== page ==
When the United Kingdom voted to leave the European Union last month, the seaside town of Port Talbot in Wales eagerly went along with the move. Brexit was approved by some 57 percent of the town's residents.

Now some of them are wondering if they made the wrong decision.

The June 23 Brexit vote has raised questions about the fate of the troubled Port Talbot Works, Britain's largest surviving steel plant — a huge, steam-belching facility that has long been the town's biggest employer.

Solar Impulse 2 has landed in Cairo, completing the penultimate leg of its attempt to circumnavigate the globe using only the power of the sun.

The trip over the Mediterranean included a breathtaking flyover of the Pyramids. Check it out:

President Obama is challenging Americans to have an honest and open-hearted conversation about race and law enforcement. But even as he sits down at the White House with police and civil rights activists, Obama is mindful of the limits of that approach.

"I've seen how inadequate words can be in bringing about lasting change," the president said Tuesday at a memorial service for five law officers killed last week in Dallas. "I've seen how inadequate my own words have been."

Mice watching Orson Welles movies may help scientists explain human consciousness.

At least that's one premise of the Allen Brain Observatory, which launched Wednesday and lets anyone with an Internet connection study a mouse brain as it responds to visual information.

The FBI says it is giving up on the D.B. Cooper investigation, 45 years after the mysterious hijacker parachuted into the night with $200,000 in a briefcase, becoming an instant folk figure.

"Following one of the longest and most exhaustive investigations in our history," the FBI's Ayn Dietrich-Williams said in a statement, "the FBI redirected resources allocated to the D.B. Cooper case in order to focus on other investigative priorities."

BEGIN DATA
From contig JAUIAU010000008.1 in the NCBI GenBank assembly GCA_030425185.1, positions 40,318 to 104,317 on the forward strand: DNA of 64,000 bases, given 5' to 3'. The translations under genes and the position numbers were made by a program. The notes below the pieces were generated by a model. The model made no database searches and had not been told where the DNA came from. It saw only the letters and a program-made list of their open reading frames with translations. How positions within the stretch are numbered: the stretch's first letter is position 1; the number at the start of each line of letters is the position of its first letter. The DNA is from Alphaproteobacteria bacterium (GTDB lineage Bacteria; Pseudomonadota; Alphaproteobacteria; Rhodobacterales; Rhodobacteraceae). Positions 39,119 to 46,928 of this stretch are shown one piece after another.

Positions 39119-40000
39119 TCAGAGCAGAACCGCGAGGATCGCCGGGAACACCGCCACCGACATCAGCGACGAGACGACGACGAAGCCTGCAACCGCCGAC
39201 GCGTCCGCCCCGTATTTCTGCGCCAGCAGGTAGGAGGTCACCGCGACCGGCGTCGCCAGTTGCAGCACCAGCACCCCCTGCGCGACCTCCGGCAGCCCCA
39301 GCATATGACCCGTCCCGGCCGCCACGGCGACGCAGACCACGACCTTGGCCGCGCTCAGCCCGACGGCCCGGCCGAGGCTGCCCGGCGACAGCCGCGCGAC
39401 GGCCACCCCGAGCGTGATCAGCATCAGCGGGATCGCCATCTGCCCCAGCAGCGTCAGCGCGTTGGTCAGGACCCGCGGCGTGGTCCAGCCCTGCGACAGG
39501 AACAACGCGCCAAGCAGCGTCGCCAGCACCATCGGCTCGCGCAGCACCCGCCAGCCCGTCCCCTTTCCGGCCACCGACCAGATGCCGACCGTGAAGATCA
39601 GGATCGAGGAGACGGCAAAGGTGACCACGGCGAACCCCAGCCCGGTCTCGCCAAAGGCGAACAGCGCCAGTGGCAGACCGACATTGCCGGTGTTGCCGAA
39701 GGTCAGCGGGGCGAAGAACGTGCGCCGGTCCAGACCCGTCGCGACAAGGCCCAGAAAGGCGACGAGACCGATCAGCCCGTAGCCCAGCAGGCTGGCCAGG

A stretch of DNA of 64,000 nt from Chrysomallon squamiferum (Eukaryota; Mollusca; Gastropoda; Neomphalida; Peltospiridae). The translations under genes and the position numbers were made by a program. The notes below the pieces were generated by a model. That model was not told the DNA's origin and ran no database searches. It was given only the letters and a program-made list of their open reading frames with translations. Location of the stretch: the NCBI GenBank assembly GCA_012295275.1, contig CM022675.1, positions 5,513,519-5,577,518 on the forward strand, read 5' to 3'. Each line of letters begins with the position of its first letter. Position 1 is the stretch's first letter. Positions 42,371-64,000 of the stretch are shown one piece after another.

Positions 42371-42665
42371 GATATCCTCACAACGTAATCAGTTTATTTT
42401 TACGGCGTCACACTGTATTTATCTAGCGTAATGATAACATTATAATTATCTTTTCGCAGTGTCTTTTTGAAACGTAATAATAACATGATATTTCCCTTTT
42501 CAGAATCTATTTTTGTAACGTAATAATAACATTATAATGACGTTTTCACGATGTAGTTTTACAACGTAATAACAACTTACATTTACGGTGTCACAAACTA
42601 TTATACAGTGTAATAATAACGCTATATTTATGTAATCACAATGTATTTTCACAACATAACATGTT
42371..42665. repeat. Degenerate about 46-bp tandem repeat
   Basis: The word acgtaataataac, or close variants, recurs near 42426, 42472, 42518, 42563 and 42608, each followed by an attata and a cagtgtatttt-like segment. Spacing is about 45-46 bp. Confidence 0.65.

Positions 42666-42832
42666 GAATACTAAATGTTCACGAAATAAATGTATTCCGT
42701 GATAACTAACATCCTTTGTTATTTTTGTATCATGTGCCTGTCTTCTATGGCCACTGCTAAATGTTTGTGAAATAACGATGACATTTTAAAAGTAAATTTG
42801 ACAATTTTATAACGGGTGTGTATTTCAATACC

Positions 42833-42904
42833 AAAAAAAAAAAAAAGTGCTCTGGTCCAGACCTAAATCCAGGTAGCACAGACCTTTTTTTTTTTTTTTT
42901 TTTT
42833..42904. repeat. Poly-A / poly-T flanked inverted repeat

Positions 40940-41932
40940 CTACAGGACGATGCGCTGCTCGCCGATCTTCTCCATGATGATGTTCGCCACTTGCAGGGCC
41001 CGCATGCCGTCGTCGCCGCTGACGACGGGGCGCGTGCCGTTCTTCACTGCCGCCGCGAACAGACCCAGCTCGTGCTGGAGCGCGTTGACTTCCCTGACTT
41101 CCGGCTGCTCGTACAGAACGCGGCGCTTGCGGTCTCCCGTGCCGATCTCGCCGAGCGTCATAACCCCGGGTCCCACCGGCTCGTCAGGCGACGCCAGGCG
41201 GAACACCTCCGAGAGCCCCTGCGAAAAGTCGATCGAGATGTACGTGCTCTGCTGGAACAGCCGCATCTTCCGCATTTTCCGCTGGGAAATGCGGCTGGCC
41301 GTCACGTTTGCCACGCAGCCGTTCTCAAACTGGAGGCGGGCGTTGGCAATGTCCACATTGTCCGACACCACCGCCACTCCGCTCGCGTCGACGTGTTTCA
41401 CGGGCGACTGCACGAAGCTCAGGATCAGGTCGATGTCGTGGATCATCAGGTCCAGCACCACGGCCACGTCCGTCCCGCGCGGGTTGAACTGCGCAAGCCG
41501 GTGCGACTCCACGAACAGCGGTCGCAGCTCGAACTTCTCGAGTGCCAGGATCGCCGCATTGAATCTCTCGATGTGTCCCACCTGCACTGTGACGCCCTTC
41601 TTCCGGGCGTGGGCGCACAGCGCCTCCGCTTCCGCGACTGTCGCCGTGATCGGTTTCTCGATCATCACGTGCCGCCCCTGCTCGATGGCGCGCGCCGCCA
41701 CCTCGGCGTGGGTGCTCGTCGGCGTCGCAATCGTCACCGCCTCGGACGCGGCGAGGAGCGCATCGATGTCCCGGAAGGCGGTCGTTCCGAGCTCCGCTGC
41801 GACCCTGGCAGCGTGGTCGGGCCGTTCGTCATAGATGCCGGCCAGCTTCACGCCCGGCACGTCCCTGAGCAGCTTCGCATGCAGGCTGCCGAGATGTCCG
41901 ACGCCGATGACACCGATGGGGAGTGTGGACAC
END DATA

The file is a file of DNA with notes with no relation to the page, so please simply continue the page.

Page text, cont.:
This is the first in a series of essays concerning our collective future. The goal is to bring forth some of the main issues humanity faces today, as we move forward to uncertain times. In an effort to be as thorough as possible, we will consider two kinds of threats: those due to natural disasters and those that are man-made. The idea is to expose some of the dangers and possible mechanisms that have been proposed to deal with these issues. My intention is not to offer a detailed analysis for each threat — but to invite reflection and, hopefully, action.

Alabama authorities say a home burglary suspect has died after police used a stun gun on the man.  Birmingham police say he resisted officers who found him in a house wrapped in what looked like material from the air conditioner duct work.  The Lewisburg Road homeowner called police Tuesday about glass breaking and someone yelling and growling in his basement.  Police reportedly entered the dwelling and used a stun gun several times on a white suspect before handcuffing him.  Investigators say the man was "extremely irritated" throughout and didn't obey verbal commands.

It can be hard to distinguish among the men wearing grey suits and regulation haircuts on Pennsylvania Avenue in Washington. But David Margolis always brought a splash of color.

It wasn't his lovably disheveled wardrobe, or his Elvis ring, but something else: the force of his flamboyant personality. Margolis, a graduate of Harvard Law School, didn't want to fit in with the crowd. He wanted to stand out.

Montgomery Education Foundation's Brain Forest Summer Learning Academy was spotlighted Wednesday at Carver High School.  The academic-enrichment program is for rising 4th, 5th, and 6th graders in the Montgomery Public School system.  Community Program Director Dillion Nettles, says the program aims to prevent learning loss during summer months.  To find out how your child can participate in next summer's program visit Montgomery-ed.org